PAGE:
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5 Priorities for Choosing a Learning Management System

Learning Management System
Date Jan 27, 2021
Time 10 mins read

Learning Management Systems are becoming an integral part of K-12 learning, higher education, self-driven education, and corporate instruction. With the rise of distance learning, these systems are becoming the core of the learning experience for many students. It’s essential to choose the learning management system with the right features and conveniences for your needs, or else users will struggle to adopt and utilize it to its full potential.

Easy to Learn:

A common flaw of LMSs is that they make it complicated for instructors and students to use effectively. Students may be unfamiliar with technology, so the LMS should have a simple user interface where all major functions are accessible with one click from a dashboard screen. 

Students should be able to figure out where to get their assignments and view lessons. Sign-up and signing in should also be easy, so users can easily access their courses.

Instructors and administrators should also be able to use the LMS easily. Keep in mind that even if they will get more training in the system than students, their main area of expertise is education, not technology. They should be able to learn how to use all of its features quickly so new instructors and administrators can be brought on board and offer support to their students and one another.

Read More: 12 Top Uses for a Learning Management System

Good User Experience:

Learning management systems need to have a great user experience so users can complete their coursework and learn effectively. They should load quickly, have a simple interface for uploading coursework and communicating with instructors, and not have bugs and errors during normal operation.

Downtime due to server maintenance or other situations where users cannot access their accounts is unacceptable since students need to complete assignments on limited timespans. Accessibility from different devices from desktops and laptops to tablets and smartphones is also vital.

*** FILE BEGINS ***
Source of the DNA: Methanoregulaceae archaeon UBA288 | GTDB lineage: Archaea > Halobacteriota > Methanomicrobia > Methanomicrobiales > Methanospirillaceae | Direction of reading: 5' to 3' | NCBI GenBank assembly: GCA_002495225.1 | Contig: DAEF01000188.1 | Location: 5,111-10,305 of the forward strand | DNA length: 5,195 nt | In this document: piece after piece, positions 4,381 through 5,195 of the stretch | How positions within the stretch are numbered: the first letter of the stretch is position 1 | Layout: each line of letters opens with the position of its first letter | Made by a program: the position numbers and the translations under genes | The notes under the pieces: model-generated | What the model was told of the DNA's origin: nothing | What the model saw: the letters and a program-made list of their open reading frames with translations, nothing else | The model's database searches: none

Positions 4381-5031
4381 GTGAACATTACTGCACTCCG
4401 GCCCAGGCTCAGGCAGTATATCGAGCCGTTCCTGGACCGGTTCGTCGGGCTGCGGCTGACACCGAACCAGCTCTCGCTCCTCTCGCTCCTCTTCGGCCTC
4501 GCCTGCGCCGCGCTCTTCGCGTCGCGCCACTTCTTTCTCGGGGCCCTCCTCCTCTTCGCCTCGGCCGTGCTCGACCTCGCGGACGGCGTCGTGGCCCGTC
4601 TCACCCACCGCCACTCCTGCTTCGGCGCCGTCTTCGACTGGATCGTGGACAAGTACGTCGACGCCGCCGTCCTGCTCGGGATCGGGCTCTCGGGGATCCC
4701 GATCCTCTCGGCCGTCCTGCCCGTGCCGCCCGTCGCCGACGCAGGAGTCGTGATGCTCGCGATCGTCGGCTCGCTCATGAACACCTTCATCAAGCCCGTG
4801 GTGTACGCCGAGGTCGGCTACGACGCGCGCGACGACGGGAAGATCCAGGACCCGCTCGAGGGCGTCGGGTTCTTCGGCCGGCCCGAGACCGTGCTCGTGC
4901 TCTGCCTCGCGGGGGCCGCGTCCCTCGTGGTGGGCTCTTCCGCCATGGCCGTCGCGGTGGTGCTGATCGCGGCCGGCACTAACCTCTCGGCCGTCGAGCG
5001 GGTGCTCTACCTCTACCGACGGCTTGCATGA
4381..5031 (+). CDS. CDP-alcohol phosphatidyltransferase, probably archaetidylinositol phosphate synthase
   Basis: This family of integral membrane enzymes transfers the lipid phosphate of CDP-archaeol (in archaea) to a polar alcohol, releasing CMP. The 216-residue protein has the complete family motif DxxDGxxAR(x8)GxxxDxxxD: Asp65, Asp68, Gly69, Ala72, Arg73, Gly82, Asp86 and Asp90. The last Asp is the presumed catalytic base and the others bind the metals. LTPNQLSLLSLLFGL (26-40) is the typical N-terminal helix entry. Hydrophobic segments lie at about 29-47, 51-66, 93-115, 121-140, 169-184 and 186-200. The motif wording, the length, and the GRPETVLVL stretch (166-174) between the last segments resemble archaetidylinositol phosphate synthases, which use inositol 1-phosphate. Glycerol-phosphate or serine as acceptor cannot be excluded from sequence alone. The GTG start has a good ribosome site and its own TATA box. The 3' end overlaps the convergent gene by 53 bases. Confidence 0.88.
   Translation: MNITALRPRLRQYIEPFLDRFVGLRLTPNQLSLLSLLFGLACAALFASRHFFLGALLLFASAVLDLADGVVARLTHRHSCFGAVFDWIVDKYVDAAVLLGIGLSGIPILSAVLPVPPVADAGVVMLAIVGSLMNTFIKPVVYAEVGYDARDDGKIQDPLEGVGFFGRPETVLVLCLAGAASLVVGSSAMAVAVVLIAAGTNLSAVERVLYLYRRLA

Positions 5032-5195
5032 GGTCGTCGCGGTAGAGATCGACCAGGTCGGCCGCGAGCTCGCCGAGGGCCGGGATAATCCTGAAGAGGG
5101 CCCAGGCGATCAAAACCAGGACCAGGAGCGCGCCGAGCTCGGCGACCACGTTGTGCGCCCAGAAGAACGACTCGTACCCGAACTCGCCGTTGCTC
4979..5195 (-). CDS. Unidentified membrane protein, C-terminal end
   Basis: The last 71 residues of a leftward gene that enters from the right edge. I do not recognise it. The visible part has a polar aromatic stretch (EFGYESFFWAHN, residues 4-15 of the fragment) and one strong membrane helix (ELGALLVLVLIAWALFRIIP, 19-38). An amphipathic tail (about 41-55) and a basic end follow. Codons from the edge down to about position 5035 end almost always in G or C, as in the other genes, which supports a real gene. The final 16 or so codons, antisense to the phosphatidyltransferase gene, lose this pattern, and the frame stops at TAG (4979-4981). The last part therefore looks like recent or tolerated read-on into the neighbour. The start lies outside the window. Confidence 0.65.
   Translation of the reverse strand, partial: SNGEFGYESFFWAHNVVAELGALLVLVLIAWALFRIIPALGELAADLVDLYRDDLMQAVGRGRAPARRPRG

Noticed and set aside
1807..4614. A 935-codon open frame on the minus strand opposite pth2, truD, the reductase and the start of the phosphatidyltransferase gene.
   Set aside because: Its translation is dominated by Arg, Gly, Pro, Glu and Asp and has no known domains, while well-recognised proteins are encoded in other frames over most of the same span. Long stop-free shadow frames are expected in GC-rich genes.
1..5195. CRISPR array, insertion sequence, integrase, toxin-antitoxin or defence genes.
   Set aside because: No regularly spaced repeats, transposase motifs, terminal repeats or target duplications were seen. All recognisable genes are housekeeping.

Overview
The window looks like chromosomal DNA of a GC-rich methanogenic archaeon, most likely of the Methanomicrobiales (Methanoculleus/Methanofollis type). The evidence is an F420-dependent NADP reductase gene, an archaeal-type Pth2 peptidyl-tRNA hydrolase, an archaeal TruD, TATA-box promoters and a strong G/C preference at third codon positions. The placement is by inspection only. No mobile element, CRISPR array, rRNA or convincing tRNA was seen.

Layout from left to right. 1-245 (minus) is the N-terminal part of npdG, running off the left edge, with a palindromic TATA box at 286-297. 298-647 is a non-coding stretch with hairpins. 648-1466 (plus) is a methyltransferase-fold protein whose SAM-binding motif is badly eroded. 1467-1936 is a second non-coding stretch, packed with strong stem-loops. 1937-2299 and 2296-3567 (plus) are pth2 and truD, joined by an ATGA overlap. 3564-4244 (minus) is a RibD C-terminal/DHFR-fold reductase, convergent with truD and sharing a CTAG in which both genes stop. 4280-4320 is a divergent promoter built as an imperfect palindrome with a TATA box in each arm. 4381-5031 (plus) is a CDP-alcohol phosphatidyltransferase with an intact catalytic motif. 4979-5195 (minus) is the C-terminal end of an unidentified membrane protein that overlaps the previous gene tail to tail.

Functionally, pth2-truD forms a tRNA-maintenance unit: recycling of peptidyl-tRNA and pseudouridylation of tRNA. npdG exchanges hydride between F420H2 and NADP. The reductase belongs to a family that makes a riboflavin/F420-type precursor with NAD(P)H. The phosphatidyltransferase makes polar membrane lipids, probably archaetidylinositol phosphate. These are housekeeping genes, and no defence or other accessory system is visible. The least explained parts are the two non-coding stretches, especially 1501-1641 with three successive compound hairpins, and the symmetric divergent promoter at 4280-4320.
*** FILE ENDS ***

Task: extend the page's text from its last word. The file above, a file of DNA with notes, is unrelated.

Ease of Integration and Importation:

Content used in courses won’t all be created within the LMS, so instructors must be able to import materials from other platforms to build their courses. Integration with other apps such as Google Drive, open education resources, or your classroom management software is another way for instructors to bring in teaching material. Integration with other apps guarantees that the LMS will incorporate all course activities, and instructors will never have to assign students to use outside tools that aren’t integrated with it. Without the ability to easily import resources from elsewhere and integrate them with common educational tools, an LMS can’t claim to be a comprehensive teaching solution.

Correct Cost and Pricing Structure:

The right pricing structure of your LMS can vary on an institution’s budget and needs. LMS providers may charge a monthly or annual subscription for usage or a one-time fee for a perpetual license. The license may cost more based on the number of users in your institution, so they may be more cost-efficient for a larger organization. An LMS that provides its learning courses or modules rather than letting instructors create their own will charge per course instead. The price may be based on a quote that’s negotiated between the LMS provider and the educational institution. 

Some LMSs are free due to being open-source projects like Moodle or available to qualified educational systems like Google Classroom. These are ideal LMSs for those without resources to spend on costly systems. However, they may not have the right features and scalability for your needs. An open-source solution may require in-house support to customize, leading to hidden costs.

Future Support:

As the number of students and courses change, internal priorities move, new features are required, and other scenarios arise, a learning management system should be adaptive to your future demands. Long-term reliance on an LMS is critical since switching systems generates confusion for students and teachers. Finding a provider adaptable to your future ideas and providing customer and technical support will help you stay with the provider for longer time without having to switch to receive a specific critical feature.

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